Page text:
Delhi is the 'centre of attraction' these days with movie-makers setting the premise of their films in this city. Whether it was the thoroughly enjoyable BAND BAAJA BAARAAT or the much celebrated NO ONE KILLED JESSICA in the recent past, both depicted the flavors of the city, while the city also had a significant role to play in those movies. Now CHALO DILLI, directed by Shashant Shah, talks about a journey that originates in Mumbai, travels to Jaipur and concludes in Delhi.
The moment the synopsis of a film is revealed, a Google search helps you get to the original source of the film. It's true that CHALO DILLI borrows from DUE DATE , but one can't help but draw parallels with PLANES, TRAINS AND AUTOMOBILES  as well, which remains a benchmark for odd couples embarking on an error-prone adventure.
The basic plotline of CHALO DILLI may have been derived from these two films because DUE DATE and PLANES, TRAINS AND AUTOMOBILES also depicted a chalk-and-cheese pair that is traveling from point A to point B, but CHALO DILLI has been Indianized to make it different from the original films. In fact, the writer ensures that the incidents are desi and hence, different. From dhabas in the middle of the desert to camel cart journeys to the conversation with the Bengali couple in the train, it comes across as a desi film actually.
CHALO DILLI offers opportunity to tap the comic side of the two actors [Vinay Pathak is proficient when it comes to this genre] and even though there are a few flat moments, the film hits the right spot on several occasions. Also, this journey brings to fore the innumerous eccentricities of people in general. It's also about learning some truth about life, coming in contact with real people and real situations. That's precisely what makes the movie identifiable to the viewer.
On the flipside, the assorted characters that this couple encounters in this journey don't really contribute in making it an adventurous and thrilling ride. These characters, with the sole exception of perhaps the ticket checker and the Bengali couple they encounter in the train, are at best passable. The film gets dramatic towards the concuding moments, which seems appropriate from the writing point of view, but had it been told crisply, the impact would've been effectual.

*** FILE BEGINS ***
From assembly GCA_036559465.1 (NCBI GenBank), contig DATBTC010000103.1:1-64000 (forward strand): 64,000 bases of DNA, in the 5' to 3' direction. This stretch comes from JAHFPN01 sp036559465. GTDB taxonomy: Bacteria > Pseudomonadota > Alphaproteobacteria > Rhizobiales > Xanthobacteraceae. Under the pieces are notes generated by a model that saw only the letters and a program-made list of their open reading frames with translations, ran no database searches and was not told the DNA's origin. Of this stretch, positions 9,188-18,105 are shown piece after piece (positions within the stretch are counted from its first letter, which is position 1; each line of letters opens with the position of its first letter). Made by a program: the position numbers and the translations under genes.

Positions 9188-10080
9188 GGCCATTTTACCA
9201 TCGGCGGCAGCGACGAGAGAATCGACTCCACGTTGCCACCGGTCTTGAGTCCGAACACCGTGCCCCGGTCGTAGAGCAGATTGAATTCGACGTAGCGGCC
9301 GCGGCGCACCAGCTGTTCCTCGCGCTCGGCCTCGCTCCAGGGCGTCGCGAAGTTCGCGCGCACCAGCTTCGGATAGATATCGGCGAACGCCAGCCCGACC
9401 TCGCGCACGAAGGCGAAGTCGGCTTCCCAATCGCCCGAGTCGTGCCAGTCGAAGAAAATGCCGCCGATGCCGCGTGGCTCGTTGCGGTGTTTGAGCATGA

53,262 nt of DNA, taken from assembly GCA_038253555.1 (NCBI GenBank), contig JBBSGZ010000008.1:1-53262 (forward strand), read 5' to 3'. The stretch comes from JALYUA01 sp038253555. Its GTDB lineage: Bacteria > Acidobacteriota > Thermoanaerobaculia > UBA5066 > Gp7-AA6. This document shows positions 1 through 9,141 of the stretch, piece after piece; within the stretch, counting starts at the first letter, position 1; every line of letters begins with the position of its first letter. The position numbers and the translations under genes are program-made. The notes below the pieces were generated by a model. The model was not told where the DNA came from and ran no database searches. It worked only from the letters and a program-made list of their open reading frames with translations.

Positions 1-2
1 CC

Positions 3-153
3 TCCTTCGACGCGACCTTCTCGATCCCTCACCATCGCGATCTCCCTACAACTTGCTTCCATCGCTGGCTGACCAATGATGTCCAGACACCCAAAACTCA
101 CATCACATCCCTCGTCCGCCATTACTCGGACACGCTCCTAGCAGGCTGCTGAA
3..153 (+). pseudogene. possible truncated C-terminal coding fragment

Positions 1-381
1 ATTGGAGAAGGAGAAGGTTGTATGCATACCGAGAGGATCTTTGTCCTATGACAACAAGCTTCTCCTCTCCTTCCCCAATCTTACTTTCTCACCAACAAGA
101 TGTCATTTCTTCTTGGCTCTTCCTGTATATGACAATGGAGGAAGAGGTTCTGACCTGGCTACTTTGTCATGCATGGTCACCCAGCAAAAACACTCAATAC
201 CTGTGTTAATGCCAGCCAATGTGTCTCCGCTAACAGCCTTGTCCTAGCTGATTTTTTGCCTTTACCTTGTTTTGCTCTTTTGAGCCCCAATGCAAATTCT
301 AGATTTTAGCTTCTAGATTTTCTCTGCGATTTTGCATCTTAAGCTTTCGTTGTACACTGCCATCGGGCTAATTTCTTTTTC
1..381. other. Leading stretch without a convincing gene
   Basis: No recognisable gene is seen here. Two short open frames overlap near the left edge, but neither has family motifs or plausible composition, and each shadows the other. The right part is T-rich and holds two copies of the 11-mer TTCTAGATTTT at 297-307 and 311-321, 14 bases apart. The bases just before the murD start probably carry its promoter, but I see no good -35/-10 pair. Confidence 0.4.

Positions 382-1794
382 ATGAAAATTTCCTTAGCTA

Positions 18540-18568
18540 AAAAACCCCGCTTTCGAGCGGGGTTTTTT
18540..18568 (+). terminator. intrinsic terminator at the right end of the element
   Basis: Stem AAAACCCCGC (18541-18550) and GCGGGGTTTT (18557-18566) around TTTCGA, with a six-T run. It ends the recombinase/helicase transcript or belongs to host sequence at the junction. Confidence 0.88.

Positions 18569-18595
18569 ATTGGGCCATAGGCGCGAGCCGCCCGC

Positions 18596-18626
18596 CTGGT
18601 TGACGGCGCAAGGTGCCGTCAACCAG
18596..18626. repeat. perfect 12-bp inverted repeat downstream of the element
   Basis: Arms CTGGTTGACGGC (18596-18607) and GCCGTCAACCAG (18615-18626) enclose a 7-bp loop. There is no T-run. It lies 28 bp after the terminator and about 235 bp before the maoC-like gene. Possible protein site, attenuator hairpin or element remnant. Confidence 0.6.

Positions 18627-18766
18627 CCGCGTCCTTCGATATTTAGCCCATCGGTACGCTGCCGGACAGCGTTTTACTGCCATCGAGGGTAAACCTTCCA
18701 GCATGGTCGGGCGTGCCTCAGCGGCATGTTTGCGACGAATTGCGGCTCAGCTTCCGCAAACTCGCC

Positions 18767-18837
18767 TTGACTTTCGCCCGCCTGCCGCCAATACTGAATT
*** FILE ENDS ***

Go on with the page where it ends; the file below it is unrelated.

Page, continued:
CHALO DILLI is a road movie. Mihika [Lara Dutta], who works for a multinational financial institution, is heading back home from Mumbai to Delhi [to her husband who lives there] and misses her flight and encounters Manu [Vinay Pathak], a podgy and loud person who has a small shop at Karol Bagh, Delhi.
Manu is everything that Mihika isn't. Loud. Crass. Obnoxious. Rude. He is that guy who talks on his cell phone loudly and then sputters gutkaa juice much to the horror of those present in the vicinity.
As fate would have it, Mihika lands up in a situation where she and Manu are stuck together for the rest of the journey to Delhi. It's a bizarre journey with the oddest travelling couple ever. A bizarre journey through air, road and rail from Mumbai, via Jaipur to Delhi.
Director Shashant Shah, who tackled an emotional tale in his debut outing DASVIDANIYA, moves over to a more popular format - comedy - with CHALO DILLI. The humor isn't slapstick or the mindless type, yet real, projected through Vinay's character. Like the characters embark on an uneven ride in the story, the viewer too feels the same while watching this one. It hits the right notes [in the first hour mainly], but isn't as charming at several places in the second hour. In fact, post the train portions, the incidents aren't as amusing and exciting. The writing is inconsistent and so is the direction. However, it's the lead actors who salvage the show, especially Vinay.
The songs don't play an integral role in the film, yet 'Laila O Laila', an item song filmed on Yana Gupta, and 'Matargashtiya' are most noticeable. I wish the title track was played more often or used in the background at vital points to enhance the impact. Though a road movie, the cinematography doesn't make you go into raptures, which should've been the case frankly.
CHALO DILLI is speckled with sharp and witty lines delivered with accurate timing by the amazing Vinay Pathak, who never disappoints you. He's the soul of the enterprise. Lara gets the character right and though there are a few rough edges in her performance, there's no denying that she's extremely convincing as a lady who belongs to the upper crust and who absolutely loathes people like Vinay. In fact, Lara and Vinay both seize this opportunity with both hands and give it their best shot. Amongst the host of characters they encounter in the journey, Brijendra Kala, the ticket checker, leaves the maximum impact and so does the Bengali couple. Akshay Kumar is likable in a cameo.
On the whole, CHALO DILLI is exciting and amusing in parts. The film has some terrific moments, but the writing could've been more persuasive towards the post-interval portions. Yet, all said and done, there's something nice about it, despite the blemishes. Decent watch!